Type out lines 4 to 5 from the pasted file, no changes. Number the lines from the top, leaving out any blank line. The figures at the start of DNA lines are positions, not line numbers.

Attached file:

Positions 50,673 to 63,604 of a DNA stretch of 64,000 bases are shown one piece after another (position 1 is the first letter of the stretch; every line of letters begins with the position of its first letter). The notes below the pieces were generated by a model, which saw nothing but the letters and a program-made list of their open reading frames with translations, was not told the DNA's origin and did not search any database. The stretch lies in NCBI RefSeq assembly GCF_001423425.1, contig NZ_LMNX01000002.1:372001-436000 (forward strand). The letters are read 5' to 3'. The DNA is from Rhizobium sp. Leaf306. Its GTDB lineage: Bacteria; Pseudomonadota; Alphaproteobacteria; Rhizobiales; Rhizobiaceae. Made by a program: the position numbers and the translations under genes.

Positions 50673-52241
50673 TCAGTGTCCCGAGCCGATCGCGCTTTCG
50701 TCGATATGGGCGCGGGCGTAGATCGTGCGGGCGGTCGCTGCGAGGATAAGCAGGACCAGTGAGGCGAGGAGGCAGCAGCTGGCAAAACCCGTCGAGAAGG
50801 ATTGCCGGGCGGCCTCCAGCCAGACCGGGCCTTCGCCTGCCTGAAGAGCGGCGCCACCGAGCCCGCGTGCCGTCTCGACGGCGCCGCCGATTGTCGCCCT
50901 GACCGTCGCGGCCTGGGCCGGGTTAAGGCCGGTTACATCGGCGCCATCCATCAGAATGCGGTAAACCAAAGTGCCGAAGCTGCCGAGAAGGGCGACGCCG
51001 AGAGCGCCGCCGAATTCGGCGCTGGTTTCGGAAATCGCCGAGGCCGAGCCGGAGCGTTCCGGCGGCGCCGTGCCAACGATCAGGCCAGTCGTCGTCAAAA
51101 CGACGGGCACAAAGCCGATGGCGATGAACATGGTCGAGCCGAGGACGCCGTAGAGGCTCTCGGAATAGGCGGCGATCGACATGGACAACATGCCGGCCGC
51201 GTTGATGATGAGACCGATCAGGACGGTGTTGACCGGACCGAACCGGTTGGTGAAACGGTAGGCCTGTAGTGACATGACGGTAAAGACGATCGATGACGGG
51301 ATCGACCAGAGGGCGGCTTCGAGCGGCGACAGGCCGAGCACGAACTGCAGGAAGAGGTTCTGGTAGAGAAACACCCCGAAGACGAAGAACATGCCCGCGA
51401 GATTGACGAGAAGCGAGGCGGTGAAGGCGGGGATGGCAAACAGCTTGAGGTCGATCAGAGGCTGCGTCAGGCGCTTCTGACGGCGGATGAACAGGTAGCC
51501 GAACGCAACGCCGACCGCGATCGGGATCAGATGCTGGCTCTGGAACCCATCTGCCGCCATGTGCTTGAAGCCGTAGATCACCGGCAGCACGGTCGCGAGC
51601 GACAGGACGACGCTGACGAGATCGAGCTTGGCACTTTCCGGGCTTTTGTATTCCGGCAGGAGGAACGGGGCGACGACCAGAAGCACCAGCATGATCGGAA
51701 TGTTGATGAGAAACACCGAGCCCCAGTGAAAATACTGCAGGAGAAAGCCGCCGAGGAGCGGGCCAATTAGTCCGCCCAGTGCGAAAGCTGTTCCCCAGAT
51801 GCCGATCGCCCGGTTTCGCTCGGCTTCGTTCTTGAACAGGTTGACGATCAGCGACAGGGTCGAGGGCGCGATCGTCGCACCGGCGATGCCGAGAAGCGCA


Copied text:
50701 TCGATATGGGCGCGGGCGTAGATCGTGCGGGCGGTCGCTGCGAGGATAAGCAGGACCAGTGAGGCGAGGAGGCAGCAGCTGGCAAAACCCGTCGAGAAGG
50801 ATTGCCGGGCGGCCTCCAGCCAGACCGGGCCTTCGCCTGCCTGAAGAGCGGCGCCACCGAGCCCGCGTGCCGTCTCGACGGCGCCGCCGATTGTCGCCCT